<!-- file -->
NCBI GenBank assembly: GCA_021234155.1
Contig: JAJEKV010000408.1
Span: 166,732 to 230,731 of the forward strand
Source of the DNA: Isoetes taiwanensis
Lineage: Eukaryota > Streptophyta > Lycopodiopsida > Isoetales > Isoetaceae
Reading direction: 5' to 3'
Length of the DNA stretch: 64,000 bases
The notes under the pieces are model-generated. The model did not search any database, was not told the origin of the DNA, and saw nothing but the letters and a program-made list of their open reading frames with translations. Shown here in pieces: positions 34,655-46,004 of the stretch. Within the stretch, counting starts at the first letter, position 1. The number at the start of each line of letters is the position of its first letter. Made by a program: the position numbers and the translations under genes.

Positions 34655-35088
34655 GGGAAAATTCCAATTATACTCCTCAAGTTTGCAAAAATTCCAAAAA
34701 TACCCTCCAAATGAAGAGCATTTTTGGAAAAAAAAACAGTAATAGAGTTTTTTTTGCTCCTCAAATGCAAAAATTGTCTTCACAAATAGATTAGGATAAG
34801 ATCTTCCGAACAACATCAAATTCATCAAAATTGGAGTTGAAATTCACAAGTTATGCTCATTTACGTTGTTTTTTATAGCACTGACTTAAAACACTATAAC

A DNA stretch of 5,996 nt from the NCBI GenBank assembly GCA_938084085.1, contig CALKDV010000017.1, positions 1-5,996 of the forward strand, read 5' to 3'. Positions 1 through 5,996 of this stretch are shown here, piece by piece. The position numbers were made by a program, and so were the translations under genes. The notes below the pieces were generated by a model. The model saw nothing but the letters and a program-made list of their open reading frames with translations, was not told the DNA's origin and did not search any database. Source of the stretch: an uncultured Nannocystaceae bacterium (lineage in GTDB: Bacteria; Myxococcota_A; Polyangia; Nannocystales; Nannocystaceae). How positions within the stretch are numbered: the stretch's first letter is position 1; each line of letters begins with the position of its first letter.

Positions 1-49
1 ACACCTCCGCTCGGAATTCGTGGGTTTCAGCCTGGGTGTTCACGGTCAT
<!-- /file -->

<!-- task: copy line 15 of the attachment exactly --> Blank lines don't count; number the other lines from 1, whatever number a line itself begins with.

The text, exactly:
1 ACACCTCCGCTCGGAATTCGTGGGTTTCAGCCTGGGTGTTCACGGTCAT